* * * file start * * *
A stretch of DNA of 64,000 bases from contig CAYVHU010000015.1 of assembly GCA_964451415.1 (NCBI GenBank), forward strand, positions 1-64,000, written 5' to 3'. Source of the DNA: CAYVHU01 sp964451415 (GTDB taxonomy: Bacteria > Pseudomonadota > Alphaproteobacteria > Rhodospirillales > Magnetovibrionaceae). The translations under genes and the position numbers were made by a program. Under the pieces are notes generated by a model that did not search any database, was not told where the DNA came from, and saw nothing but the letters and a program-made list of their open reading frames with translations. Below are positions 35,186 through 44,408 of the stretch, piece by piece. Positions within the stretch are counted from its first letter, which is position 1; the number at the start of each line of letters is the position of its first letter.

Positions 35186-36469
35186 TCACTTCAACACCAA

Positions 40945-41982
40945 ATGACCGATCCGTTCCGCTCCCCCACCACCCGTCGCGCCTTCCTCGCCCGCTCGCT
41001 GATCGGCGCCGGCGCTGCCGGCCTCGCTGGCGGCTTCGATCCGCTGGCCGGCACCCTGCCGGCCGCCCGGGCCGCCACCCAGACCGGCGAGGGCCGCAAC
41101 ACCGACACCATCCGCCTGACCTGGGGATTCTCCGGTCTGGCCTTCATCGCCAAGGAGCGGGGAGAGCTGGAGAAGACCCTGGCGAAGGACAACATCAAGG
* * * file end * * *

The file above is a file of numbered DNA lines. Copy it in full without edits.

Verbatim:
A stretch of DNA of 64,000 bases from contig CAYVHU010000015.1 of assembly GCA_964451415.1 (NCBI GenBank), forward strand, positions 1-64,000, written 5' to 3'. Source of the DNA: CAYVHU01 sp964451415 (GTDB taxonomy: Bacteria > Pseudomonadota > Alphaproteobacteria > Rhodospirillales > Magnetovibrionaceae). The translations under genes and the position numbers were made by a program. Under the pieces are notes generated by a model that did not search any database, was not told where the DNA came from, and saw nothing but the letters and a program-made list of their open reading frames with translations. Below are positions 35,186 through 44,408 of the stretch, piece by piece. Positions within the stretch are counted from its first letter, which is position 1; the number at the start of each line of letters is the position of its first letter.

Positions 35186-36469
35186 TCACTTCAACACCAA

Positions 40945-41982
40945 ATGACCGATCCGTTCCGCTCCCCCACCACCCGTCGCGCCTTCCTCGCCCGCTCGCT
41001 GATCGGCGCCGGCGCTGCCGGCCTCGCTGGCGGCTTCGATCCGCTGGCCGGCACCCTGCCGGCCGCCCGGGCCGCCACCCAGACCGGCGAGGGCCGCAAC
41101 ACCGACACCATCCGCCTGACCTGGGGATTCTCCGGTCTGGCCTTCATCGCCAAGGAGCGGGGAGAGCTGGAGAAGACCCTGGCGAAGGACAACATCAAGG